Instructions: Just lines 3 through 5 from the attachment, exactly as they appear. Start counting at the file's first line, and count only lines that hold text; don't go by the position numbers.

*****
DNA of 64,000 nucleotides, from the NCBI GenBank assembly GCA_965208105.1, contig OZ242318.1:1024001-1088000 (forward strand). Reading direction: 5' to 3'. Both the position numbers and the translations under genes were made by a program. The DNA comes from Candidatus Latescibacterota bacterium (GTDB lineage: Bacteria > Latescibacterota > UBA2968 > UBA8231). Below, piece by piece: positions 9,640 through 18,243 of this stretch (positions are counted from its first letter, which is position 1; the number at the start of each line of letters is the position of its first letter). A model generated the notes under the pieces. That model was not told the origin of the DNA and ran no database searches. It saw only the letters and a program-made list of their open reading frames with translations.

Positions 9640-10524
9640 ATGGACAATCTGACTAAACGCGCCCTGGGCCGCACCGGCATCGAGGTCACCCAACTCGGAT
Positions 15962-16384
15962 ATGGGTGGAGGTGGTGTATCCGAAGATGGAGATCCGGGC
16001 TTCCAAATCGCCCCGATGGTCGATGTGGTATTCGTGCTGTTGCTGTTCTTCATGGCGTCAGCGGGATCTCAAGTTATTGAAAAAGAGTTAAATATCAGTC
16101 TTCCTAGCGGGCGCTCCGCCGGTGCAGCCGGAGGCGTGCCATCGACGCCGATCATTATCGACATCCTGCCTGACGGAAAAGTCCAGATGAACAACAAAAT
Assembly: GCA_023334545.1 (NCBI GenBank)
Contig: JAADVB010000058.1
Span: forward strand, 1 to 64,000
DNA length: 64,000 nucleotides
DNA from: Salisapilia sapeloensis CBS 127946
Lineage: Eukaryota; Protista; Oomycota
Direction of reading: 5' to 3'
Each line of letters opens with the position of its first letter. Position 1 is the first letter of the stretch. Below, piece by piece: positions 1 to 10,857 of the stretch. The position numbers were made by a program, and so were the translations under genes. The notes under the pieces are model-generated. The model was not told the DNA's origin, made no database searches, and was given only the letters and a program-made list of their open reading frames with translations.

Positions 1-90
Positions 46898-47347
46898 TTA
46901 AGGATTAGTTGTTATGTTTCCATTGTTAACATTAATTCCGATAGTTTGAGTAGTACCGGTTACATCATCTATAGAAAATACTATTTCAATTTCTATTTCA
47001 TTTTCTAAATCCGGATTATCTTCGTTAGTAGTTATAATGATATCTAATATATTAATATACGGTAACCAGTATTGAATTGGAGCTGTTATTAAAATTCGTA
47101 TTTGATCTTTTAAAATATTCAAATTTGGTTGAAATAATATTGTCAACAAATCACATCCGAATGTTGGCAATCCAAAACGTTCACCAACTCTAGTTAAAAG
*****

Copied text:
9640 ATGGACAATCTGACTAAACGCGCCCTGGGCCGCACCGGCATCGAGGTCACCCAACTCGGAT
Positions 15962-16384
15962 ATGGGTGGAGGTGGTGTATCCGAAGATGGAGATCCGGGC